Yeah, the doll was done on auto.  I’d forgotten.  It was from my first few days shooting, I’ve just always liked it! lol  Thanks again for the links.  Looking at them now! 🙂


    you’re welcome. You have a lot of photos, I only looked at a handful hehe




    Thanks for the suggestion!  I’ll get on that.


    Without looking through much of your Flickr account, here are a few thoughts which you can value at what you paid for them …

    I like to have the camera save raw files.  It makes changing white balance after the shot so much easier.  Also, a camera like yours saves raw data as 14 bits per photosite.  A JPEG only has 8 bits per pixel.  The raw file has over 90% more data.  This is a huge bonus if you want to adjust the dynamic range of your photo.

    All manual mode shooting is over rated.  And largely unnecessary.  All of my film cameras are all manual, all the time.  Current digital cameras are computers that take photos.  You paid for the computer, you might as well use it.  Learn what you can do with manual mode.  It is most useful when you want the image to look different than the computer thinks it should, and when the computer is unaware of what conditions will be when the shutter is released.  The rest of the time, you are just working too hard if you are shooting in manual mode all the time.  The computer can focus and adjust exposure much faster than you can, most of the time.  Use P, Tv, and Av, to tell the computer what you want most and let the computer work out the rest of the details.  Manual mode is great when there are non-TTL strobes, so the camera doesn’t know there will be a bright flash while the shutter is open.  Manual focus is great when a bird is in tree branches and the camera can’t get it focused because of the branches.  Manual exposure or Exposure Compensation are good for shooting at night if you want a dark sky; the camera’s metering will try to average to 18% grey.  That’s not a complete list, but you get the idea.  If you are centring the meter in manual mode, you are working too hard, and if you are manually focusing, you are probably working too hard unless you are shooting macro photos.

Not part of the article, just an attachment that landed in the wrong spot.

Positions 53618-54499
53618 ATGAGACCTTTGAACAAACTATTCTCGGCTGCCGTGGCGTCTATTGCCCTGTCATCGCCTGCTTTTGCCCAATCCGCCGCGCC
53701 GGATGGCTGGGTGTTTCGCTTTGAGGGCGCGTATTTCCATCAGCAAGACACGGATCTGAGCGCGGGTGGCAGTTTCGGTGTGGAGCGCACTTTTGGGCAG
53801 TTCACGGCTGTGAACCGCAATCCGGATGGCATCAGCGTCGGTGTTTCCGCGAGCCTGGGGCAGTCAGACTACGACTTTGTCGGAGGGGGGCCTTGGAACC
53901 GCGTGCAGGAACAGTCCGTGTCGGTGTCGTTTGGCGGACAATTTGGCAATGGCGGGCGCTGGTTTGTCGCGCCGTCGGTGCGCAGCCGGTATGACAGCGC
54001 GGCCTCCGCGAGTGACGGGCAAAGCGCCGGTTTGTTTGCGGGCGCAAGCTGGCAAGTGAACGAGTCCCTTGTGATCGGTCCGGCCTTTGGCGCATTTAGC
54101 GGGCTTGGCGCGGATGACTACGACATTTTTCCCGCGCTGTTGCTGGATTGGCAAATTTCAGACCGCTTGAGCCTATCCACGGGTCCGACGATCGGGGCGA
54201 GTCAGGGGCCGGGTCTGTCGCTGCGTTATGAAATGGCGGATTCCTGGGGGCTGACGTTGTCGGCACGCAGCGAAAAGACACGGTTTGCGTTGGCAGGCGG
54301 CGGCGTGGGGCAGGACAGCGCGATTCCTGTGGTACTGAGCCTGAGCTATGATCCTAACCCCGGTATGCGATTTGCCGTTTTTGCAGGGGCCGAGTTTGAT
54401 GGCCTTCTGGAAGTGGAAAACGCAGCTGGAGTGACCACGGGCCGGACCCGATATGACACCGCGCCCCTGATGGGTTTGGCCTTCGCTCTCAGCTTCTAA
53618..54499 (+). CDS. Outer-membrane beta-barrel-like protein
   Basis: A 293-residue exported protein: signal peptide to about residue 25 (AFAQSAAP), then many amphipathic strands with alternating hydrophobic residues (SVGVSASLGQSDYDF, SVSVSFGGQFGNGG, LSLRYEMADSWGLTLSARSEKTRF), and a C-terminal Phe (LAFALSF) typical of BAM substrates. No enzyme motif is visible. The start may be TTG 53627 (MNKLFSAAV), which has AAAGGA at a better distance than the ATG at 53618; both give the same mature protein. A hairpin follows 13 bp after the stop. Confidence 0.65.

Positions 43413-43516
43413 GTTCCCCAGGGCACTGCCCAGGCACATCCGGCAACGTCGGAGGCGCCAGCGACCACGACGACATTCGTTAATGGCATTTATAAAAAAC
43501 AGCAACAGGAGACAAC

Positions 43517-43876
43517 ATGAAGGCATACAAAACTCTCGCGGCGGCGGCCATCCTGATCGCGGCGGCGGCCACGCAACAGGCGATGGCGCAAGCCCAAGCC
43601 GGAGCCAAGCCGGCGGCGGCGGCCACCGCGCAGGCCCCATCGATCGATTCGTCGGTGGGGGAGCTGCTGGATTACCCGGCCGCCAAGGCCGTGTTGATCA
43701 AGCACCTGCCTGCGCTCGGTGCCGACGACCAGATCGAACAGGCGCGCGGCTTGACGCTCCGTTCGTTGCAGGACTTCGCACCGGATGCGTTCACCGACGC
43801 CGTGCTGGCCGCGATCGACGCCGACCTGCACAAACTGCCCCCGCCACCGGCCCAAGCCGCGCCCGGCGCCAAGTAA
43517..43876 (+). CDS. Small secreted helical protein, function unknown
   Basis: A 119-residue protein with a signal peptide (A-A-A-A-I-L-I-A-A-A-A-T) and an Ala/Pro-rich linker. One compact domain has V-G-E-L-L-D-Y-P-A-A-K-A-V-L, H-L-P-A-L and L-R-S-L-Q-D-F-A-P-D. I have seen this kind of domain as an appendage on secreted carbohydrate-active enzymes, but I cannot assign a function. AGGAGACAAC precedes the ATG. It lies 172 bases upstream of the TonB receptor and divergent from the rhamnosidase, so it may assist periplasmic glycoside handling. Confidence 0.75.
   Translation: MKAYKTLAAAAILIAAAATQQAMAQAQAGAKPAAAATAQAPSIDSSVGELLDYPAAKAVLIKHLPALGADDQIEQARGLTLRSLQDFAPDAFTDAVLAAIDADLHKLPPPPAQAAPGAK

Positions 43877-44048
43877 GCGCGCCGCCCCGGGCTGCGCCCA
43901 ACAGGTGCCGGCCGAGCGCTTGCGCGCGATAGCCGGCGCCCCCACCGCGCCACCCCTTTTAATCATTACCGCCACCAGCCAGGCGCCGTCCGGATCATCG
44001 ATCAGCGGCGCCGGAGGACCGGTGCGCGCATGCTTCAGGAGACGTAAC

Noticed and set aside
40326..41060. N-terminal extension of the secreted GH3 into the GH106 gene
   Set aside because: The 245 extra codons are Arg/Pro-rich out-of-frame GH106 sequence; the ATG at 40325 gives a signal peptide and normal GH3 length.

Let’s look at one of your photos.  This one


    for instance.